`scikit-learn`

that can be used in predictive analytics is the mean shift algorithm. This algorithm, like DBSCAN, doesn't require you to specify the number of clusters, or any other parameters, when you create the model. The primary tuning parameter for this algorithm is called the `bandwidth`

parameter. You can think of `bandwidth`

like choosing the size of a round window that can encompass the data points in a cluster. Choosing a value for bandwidth isn't trivial, so go with the default.
## Running the full dataset

The steps to create a new model with a different algorithm is essentially the same each time:- Open a new Python interactive shell session. Use a new Python session so that memory is clear and you have a clean slate to work with.
- Paste the following code in the prompt and observe the output:
`>>> from sklearn.datasets import load_iris`

`>>> iris = load_iris()`

- Create an instance of mean shift. Type the following code into the interpreter:
`>>> from sklearn.cluster import MeanShift`

`>>> ms = MeanShift()`

Mean shift created with default value for bandwidth. - Check which parameters were used by typing the following code into the interpreter:
`>>> ms`

`MeanShift(bandwidth=None, bin_seeding=False, cluster_all=True, min_bin_freq=1, n_jobs=1, seeds= None)`

- Fit the Iris data into the mean shift clustering algorithm by typing the following code into the interpreter:
`>>> ms.fit(iris.data)`

To check the outcome, type the following code into the interpreter:

`>>> ms.labels_`

`array([1, 1, 1, 1, 1, 1, 1, 1, 1, 1, 1, 1, 1, 1, 1, 1, 1,`

`1, 1, 1, 1, 1, 1, 1, 1, 1, 1, 1, 1, 1, 1, 1, 1, 1,`

`1, 1, 1, 1, 1, 1, 1, 1, 1, 1, 1, 1, 1, 1, 1, 1, 0,`

`0, 0, 0, 0, 0, 0, 0, 0, 0, 0, 0, 0, 0, 0, 0, 0, 0,`

`0, 0, 0, 0, 0, 0, 0, 0, 0, 0, 0, 0, 0, 0, 0, 0, 0,`

`0, 0, 0, 0, 0, 0, 0, 0, 0, 0, 0, 0, 0, 1, 0, 0, 0,`

`0, 0, 0, 0, 0, 0, 0, 0, 0, 0, 0, 0, 0, 0, 0, 0, 0,`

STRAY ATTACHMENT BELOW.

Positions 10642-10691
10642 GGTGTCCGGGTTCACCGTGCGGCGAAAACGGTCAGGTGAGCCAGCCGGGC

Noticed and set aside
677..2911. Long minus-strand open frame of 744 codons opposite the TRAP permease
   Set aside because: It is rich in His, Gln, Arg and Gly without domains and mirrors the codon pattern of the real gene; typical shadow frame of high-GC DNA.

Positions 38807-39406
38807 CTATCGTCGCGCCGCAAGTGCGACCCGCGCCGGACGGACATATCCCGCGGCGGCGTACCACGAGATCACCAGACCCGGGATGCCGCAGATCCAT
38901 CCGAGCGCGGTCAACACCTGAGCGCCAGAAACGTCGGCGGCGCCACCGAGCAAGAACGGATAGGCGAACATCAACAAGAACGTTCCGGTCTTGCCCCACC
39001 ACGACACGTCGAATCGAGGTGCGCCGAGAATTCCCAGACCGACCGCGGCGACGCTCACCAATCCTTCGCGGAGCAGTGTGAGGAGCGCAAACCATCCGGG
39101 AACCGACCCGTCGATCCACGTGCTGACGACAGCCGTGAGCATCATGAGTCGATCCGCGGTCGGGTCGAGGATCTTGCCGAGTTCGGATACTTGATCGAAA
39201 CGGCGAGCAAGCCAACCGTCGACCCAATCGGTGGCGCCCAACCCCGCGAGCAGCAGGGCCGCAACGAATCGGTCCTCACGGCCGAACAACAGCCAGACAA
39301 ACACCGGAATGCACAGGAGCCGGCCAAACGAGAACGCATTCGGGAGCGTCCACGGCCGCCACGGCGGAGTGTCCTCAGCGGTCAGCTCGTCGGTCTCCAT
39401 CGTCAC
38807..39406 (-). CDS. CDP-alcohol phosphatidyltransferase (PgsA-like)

`0, 0, 0, 0, 0, 0, 0, 0, 0, 0, 0, 0, 0, 0, 0, 0, 0,`

`0, 0, 0, 0, 0, 0, 0, 0, 0, 0, 0, 0, 0, 0])`

Mean shift produced two clusters (0 and 1).

## Visualizing the clusters

A scatter plot is a good way to visualize the relationship between a large number of data points. It's useful for visually identifying clusters of data and finding data points that are distant from formed clusters.Let's produce a scatter plot of the DBSCAN output. Type the following code:

`>>> import pylab as pl`

`>>> from sklearn.decomposition import PCA`

`>>> pca = PCA(n_components=2).fit(iris.data)`

`>>> pca_2d = pca.transform(iris.data)`

`>>> pl.figure('Figure 13-7')`

`>>> for i in range(0, pca_2d.shape[0]):`

`>>> if ms.labels_[i] == 1:`

`>>> c1 = pl.scatter(pca_2d[i,0],pca_2d[i,1],c='r',`

`marker='+')`

`>>> elif ms.labels_[i] == 0:`

`>>> c2 = pl.scatter(pca_2d[i,0],pca_2d[i,1],c='g',`

`marker='o')`

`>>> pl.legend([c1, c2], ['Cluster 1', 'Cluster 2')]`

`>>> pl.title('Mean shift finds 2 clusters)`

`>> pl.show()`

The scatter plot output of this code is shown here.

Mean shift found two clusters. You can try to tune the model with the `bandwidth`

parameter to see if you can get a three-cluster solution. Mean shift is very sensitive to the `bandwidth`

parameter:

- If the chosen value is too big, then the clusters will tend to combine and the final output will be a smaller number of clusters than desired.
- If the chosen value is too small, then the algorithm may produce too many clusters and it will take longer to run.

## Evaluating the model

Mean shift didn't produce the ideal results with the default parameters for the Iris dataset, but a two-cluster solution is in line with other clustering algorithms. Each project has to be examined individually to see how well the number of cluster fits the business problem.The obvious benefit of using mean shift is that you don’t have to predetermine the number of clusters. In fact, you can use mean shift as a tool to find the number of clusters for creating a K-means model. Mean shift is often used for computer vision applications because it's good at lower dimensions, accommodates clusters of any shape, and accommodates clusters of any size.